My Life Sci­en­tific

BBC Earth (Asia) - - Contents -

He­len Pilcher talks to Dr An­drew Digby about ca­reer changes and the charis­matic

Have you al­ways been in­ter­ested in science? Al­ways. My mum was a lab­o­ra­tory chemist at a brewer’s in Nor­wich. She en­cour­aged me and my broth­ers to take an in­ter­est in science when we were kids. I loved go­ing to lo­cal na­ture re­serves and watch­ing the sky at night. I also recorded the weather ev­ery day for seven years: rain­fall, tem­per­a­ture, wind speed, that sort of thing. If we went on holiday, I’d get the neigh­bours to do it so there weren’t any gaps in my data.

How did your sci­en­tific ca­reer be­gin?

My PhD in astron­omy led to a post-doc with NASA. We built an in­stru­ment that looks for plan­ets in dis­tant so­lar sys­tems and de­ployed it on a US Air Force spy tele­scope, on a moun­tain in Hawaii. Dur­ing the day, they’d use the tele­scope to snoop on satel­lites. It was all very se­cret. Then at night, when I went to use it, I had to be es­corted ev­ery­where be­cause I’m not a US ci­ti­zen. It was a bit crazy, but we did find some can­di­date plan­ets.

How did you come to work in con­ser­va­tion?

I live and work in New Zealand now. When I first ar­rived, I got a job do­ing weather fore­cast mod­el­ling, but also did some vol­un­tary work count­ing kiwi on the side. That led to a sec­ond PhD, study­ing the bioa­cous­tics of kiwi calls, but I never dreamed I’d end up work­ing with .

What is a ?

are th­ese weird, green, noc­tur­nal, ground-dwelling par­rots that are un­like any other bird. They are found only in New Zealand and have nearly 30 mil­lion years of unique evo­lu­tion­ary his­tory. They’re also in­cred­i­bly charis­matic, but they’ve been dec­i­mated by in­va­sive species so there are only around 150 alive. I’m now the sci­en­tific ad­vi­sor for the na­tional Re­cov­ery Pro­gram. What’s that like?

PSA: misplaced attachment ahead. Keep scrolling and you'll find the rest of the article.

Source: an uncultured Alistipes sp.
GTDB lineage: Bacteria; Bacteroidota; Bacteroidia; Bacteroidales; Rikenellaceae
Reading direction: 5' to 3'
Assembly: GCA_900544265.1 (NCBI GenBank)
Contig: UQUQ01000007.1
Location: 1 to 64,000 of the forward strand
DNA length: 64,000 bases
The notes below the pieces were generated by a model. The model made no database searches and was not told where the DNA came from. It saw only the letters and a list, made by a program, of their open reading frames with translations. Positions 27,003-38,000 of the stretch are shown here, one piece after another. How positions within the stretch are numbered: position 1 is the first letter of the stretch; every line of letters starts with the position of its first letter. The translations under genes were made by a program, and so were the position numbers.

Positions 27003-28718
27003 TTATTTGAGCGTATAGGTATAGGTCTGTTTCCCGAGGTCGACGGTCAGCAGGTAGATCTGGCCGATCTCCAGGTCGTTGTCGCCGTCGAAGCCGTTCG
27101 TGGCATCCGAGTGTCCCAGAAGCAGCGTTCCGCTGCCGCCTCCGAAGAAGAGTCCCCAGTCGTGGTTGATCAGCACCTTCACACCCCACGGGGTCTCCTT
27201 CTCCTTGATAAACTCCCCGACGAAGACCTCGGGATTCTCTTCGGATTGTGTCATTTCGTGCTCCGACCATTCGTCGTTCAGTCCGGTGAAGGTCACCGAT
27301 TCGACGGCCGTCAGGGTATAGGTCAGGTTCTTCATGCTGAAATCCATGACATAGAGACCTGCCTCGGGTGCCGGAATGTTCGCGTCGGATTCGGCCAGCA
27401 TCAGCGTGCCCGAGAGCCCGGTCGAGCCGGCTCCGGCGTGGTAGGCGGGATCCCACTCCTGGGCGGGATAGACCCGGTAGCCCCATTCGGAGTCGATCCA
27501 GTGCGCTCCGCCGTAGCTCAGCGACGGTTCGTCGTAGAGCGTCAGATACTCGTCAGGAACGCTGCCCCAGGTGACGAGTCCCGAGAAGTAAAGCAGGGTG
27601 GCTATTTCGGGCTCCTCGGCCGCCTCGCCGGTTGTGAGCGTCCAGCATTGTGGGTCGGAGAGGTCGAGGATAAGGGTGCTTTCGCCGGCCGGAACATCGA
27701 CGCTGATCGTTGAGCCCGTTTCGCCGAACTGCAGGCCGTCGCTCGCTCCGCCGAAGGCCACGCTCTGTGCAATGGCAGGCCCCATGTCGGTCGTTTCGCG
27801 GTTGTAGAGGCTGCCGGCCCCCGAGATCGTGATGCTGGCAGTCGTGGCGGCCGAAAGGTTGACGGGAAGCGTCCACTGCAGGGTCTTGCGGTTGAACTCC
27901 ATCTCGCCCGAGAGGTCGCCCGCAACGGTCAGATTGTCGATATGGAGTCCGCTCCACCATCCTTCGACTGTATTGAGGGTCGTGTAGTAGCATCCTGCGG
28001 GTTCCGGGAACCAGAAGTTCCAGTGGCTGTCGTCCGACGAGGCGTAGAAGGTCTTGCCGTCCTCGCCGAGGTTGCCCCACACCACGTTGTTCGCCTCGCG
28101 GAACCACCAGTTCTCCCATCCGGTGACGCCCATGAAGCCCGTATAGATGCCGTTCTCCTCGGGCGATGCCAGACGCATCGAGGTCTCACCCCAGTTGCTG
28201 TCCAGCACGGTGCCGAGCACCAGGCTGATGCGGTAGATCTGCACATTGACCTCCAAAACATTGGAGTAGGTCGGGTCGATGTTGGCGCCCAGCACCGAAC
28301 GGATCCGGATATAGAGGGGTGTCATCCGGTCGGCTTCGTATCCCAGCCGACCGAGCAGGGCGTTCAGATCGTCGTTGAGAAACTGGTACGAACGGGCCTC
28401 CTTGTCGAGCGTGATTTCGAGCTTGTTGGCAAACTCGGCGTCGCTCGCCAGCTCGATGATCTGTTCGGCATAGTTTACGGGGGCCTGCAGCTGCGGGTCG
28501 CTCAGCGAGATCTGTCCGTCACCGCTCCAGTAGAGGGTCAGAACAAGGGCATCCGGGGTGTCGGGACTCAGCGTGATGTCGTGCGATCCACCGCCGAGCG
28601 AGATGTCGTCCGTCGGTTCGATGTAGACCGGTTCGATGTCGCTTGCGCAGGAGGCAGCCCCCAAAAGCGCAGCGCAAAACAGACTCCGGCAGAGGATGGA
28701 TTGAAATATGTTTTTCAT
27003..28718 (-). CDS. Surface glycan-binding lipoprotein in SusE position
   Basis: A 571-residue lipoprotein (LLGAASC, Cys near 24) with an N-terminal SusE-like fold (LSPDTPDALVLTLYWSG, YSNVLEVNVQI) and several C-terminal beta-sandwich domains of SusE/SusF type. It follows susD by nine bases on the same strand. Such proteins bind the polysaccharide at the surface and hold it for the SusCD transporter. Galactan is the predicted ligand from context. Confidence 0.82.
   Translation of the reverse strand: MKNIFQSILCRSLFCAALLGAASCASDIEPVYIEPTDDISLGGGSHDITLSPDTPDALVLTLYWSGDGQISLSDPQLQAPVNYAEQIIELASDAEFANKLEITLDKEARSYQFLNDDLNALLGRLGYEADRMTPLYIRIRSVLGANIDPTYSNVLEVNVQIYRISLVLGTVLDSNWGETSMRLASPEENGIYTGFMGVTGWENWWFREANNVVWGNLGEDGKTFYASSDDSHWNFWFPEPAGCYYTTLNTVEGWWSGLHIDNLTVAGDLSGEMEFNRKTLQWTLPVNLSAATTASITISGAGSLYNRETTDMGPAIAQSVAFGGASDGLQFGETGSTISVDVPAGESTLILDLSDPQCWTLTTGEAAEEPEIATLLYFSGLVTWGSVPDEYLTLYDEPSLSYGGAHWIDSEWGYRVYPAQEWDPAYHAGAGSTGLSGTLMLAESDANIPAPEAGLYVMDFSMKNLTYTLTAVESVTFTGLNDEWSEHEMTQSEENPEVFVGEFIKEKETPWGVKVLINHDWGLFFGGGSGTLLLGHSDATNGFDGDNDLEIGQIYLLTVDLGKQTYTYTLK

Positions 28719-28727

It’s like the pre­mier league of con­ser­va­tion. With­out our help, the species would un­doubt­edly go ex­tinct. We man­age the birds on preda­tor-free is­lands and do ev­ery­thing we can to help them breed. This month sees a mile­stone as we fin­ish se­quenc­ing the full ge­netic codes of all liv­ing and a hand­ful of dead ones too. It’s the first time this has ever been done for all mem­bers of a species.

Why is it so im­por­tant to se­quence the genomes of all of the ?

It gives us a whole level of in­for­ma­tion that we’ve never had be­fore. We can use this in­for­ma­tion to shed light on the birds’ fam­ily tree and prob­lems such as in­fer­til­ity and dis­ease. It’s go­ing to be an amaz­ing re­source, avail­able to any­one that wants to use it. But the

is only half of my job.

What’s the other half?

I look af­ter an­other en­dan­gered New Zealand bird called the . It looks like a bit like a non-en­dan­gered bird called the pukeko, and is of­ten mis­taken for it. Its main prob­lem, how­ever, is that it lacks |the ’s charisma. It’s in des­per­ate need of some pos­i­tive PR. Can you give it a men­tion, please?

Con­sider it done.

is a sci­en­tist for the Kakapo and takahe re­cov­ery pro­grammes at the New Zealand Depart­ment of Con­ser­va­tion

How did a for­mer as­tronomer come to care for the world’s weird­est par­rot? This month, He­len Pilcher talks to Dr An­drew Digby about ca­reer changes and the charis­matic kākāpō

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